Reagan administration officials are taking a low-key approach while business officials appear more optimistic heading into next week's meeting in Moscow with leading Soviet trade and government officials.

Nothing dramatic is expected from the meeting Tuesday through Thursday of the U.S.-Soviet Commercial Commission, a senior U.S. aide said.Nevertheless, 500 to 550 U.S. business officials - nearly twice the group that went to the last meeting two years ago - are expected to board a special Boeing 747 charter jet Sunday for the flight to Moscow.

This new dialogue (between Soviets and Americans) is gaining momentum, said James H. Giffen, president of the U.S.-U.S.S.R. Trade and Economic Council, which is organizing the non-government U.S. delegation at the meetings. We're starting to talk about real deals.

Some of that optimism stems from Soviet leader Mikhail Gorbachev's proposed economic reforms. More is provided by the presence of Mr. Verity, who took office last October and is more open than his predecessor, Malcolm Baldrige, to the idea of trading with the Soviets.

Last year, U.S. exports to the Soviet Union reached nearly $1.5 billion, up more than $200 million from 1986, and are expected to rise further this year. Imports from the Soviet Union last year fell about 20 percent to $470 million.

The $1 billion U.S. trade surplus with the Soviet Union was among the largest surpluses the United States had last year with any country.

Government officials said Mr. Verity, who is co-chairman of the U.S.-Soviet economic commission, will propose to the Soviets that the two sides form working groups to pursue trade in five sectors: energy, construction equipment, food processing, medical goods and services.

All are sectors where U.S. officials believe U.S. firms would be especially competitive in the Soviet market.

The decision to propose forming the five sector groups was a routine, interagency action, a U.S. official said. It did not, he said, involve Cabinet-level consultation.

Besides proposing the five groups, Mr. Verity is expected to try to clear away some of the bureaucratic red tape that has accompanied the Soviet Union's recent economic reforms. Simpler Soviet procedures might help foster U.S. sales, officials believe.

The first commission meeting since December 1986 also will contain some welcome news to Soviet ears: that the omnibus trade bill now being debated by Congress carries a provision to finally end a decades-long ban on Soviet mink, fox and other furs.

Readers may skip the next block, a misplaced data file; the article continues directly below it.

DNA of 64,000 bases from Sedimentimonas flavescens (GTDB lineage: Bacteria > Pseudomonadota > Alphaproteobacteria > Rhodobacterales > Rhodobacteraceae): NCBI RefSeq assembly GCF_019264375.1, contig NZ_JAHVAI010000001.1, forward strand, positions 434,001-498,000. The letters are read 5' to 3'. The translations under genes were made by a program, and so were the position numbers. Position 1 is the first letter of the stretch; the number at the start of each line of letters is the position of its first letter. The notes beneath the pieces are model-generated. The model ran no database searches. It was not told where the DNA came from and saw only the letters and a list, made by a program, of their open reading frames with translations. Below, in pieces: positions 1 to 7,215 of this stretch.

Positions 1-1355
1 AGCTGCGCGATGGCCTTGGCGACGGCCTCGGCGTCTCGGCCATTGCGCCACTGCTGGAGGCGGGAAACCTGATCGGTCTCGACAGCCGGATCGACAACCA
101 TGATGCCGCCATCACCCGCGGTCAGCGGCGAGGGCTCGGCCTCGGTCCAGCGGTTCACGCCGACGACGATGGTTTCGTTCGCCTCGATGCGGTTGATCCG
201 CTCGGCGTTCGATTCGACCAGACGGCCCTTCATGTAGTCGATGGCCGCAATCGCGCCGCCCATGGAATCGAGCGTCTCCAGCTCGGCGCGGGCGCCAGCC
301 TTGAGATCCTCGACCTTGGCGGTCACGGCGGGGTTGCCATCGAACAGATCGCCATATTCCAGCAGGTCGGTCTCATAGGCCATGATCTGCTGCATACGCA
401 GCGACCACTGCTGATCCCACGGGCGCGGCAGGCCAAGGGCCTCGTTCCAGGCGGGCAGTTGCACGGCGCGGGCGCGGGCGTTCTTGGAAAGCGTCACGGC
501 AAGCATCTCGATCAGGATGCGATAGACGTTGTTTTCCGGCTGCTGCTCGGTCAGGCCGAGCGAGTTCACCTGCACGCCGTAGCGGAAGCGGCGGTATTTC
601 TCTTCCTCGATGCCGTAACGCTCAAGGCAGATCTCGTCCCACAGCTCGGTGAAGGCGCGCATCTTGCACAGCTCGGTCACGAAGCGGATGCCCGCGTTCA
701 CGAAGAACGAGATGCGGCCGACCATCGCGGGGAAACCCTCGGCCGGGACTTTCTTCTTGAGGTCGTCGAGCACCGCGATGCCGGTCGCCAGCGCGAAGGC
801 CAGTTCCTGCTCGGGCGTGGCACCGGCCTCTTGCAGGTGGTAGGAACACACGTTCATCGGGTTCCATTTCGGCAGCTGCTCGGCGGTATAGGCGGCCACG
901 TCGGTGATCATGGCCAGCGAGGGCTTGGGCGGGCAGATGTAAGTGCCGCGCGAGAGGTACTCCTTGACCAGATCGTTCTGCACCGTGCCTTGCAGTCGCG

Soviet plans for joint ventures with U.S. and other western firms are likely to be explored, an official said.

Several U.S. companies, for example, hope to profit from joint ventures in energy. The Soviet Union can't take full advantage of its oil and gas reserves, the largest of any nation, because of a lack of technology, capital and managerial know-how, industry observers said.

Chevron Corp. of San Francisco said it is discussing cooperation in all aspects of the Soviet oil industry, from exploration to refining and petrochemicals.

Chevron recently sent a 10-person team to conduct geologic work in the Soviet Union, a Chevron spokesman said.

Chevron's discussions with the Soviets are still in the preliminary and exploratory stage, the spokesman said. The Soviets have reported arrangements for specific large-scale petrochemical projects that Chevron declined to confirm.

Combustion Engineering Inc., Stamford, Conn., last November became the first U.S. company to be granted an equity share in a Soviet-based joint venture.

The venture, called Applied Engineering Systems, will be 51 percent-owned by the Soviets and 49 percent by Combustion Engineering. Operations are expected to begin in January 1989. The venture's first assignment will be to upgrade a petrochemical complex near Moscow. Combustion Engineering estimates that the new venture will have gross sales of $200 million over five years. The company's initial investment is about $8 million worth of goods and services.